A convertible note is a type of debt financing that allows investors to loan money to a company in exchange for the option to convert their loan into equity at a later date. This type of funding is often used by early-stage companies that have not yet reached a point where they can issue traditional equity.
Here are five features of convertible notes:
1. Convertible notes have a maturity date: The notes are typically issued with a maturity date of one to three years from the date of issuance. At the maturity date, the company will either have to pay back the loan or convert the notes into equity.
2. Convertible notes have a conversion price: The conversion price is the price at which the notes will convert into equity. This price is typically set at a discount to the price of future equity rounds.
3. Convertible notes accrue interest: The notes accrue interest at a rate that is typically lower than the rate for a traditional loan.
4. Convertible notes have a cap: A cap is the maximum valuation at which the notes can convert into equity. This cap is typically set at a higher valuation than the current valuation of the company.
5. Convertible notes are typically used by early-stage companies: Convertible notes are often used by companies that are in their early stages of development and have not yet reached a point where they can issue traditional equity.
It’s worth noting that the terms of convertible notes may vary depending on the company’s situation, the stage of the company, and the investors.
A hypothetical scenario where a convertible note is used.
A startup company, called “ABC Inc.” is looking for $500,000 in funding to help them develop their product and expand their team. They decide to issue a convertible note to a group of angel investors.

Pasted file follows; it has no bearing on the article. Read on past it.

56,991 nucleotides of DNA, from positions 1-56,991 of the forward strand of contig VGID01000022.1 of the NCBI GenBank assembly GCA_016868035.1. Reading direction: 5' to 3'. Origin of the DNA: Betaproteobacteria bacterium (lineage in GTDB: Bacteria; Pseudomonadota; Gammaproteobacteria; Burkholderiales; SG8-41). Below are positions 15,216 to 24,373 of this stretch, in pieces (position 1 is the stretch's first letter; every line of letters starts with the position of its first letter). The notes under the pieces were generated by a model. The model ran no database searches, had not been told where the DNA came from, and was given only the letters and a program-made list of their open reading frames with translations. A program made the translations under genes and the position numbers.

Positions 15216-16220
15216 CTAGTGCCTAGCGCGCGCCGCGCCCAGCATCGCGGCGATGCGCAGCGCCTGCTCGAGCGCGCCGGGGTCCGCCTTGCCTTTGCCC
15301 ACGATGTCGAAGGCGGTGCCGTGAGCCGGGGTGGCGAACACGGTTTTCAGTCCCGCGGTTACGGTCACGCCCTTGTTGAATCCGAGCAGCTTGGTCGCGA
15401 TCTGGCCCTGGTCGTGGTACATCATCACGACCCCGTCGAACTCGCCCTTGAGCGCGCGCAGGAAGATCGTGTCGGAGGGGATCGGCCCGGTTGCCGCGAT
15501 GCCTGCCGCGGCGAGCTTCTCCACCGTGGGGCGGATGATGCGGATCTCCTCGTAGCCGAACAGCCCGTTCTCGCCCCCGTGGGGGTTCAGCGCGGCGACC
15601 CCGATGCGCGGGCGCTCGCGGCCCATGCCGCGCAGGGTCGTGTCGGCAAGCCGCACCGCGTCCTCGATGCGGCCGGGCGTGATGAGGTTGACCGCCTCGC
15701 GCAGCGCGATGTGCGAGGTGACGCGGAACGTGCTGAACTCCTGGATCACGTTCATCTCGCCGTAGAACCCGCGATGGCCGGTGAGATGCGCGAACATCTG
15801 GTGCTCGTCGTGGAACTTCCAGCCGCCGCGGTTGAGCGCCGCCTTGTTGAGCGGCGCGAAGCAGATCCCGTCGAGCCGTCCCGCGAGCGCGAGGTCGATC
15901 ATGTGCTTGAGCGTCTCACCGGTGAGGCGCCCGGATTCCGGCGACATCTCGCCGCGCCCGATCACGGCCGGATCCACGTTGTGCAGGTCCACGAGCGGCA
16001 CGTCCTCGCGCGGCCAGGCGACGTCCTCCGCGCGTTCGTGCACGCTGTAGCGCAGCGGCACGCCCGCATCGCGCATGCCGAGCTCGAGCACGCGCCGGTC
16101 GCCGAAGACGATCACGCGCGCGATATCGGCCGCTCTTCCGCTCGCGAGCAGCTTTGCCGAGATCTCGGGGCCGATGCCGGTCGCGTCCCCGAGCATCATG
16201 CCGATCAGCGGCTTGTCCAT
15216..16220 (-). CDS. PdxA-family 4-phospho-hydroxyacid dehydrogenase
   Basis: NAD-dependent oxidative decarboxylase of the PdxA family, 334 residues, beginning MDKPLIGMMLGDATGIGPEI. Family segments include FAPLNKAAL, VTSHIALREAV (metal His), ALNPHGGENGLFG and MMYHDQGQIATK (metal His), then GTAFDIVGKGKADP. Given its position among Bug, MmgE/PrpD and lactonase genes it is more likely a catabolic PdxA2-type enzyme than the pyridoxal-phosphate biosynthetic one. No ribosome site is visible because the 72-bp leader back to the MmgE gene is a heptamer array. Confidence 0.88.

The maturity date of the note is set at 18 months from the date of issuance.
The conversion price is set at a 20% discount to the price of the next equity round.
The interest rate on the note is set at 5% per year.
The cap is set at $5 million, which is higher than the current valuation of the company.
The angel investors loan $500,000 to ABC Inc. in exchange for the convertible notes. The company uses the money to develop their product and expand their team.
After 18 months, the company has made significant progress and is ready to raise more funding. They hold a Series A round and are able to secure a valuation of $10 million. At this point, the angel investors have the option to convert their notes into equity at a 20% discount to the Series A price. So, the conversion price would be $8 million (10 million * 0.8). Since the cap is set at $5 million, the angel investors can convert their notes into equity at $5 million.
It’s important to note that this is a simplified example and in reality the terms of convertible notes can be more complex depending on the company’s situation, the stage of the company, and the investors.
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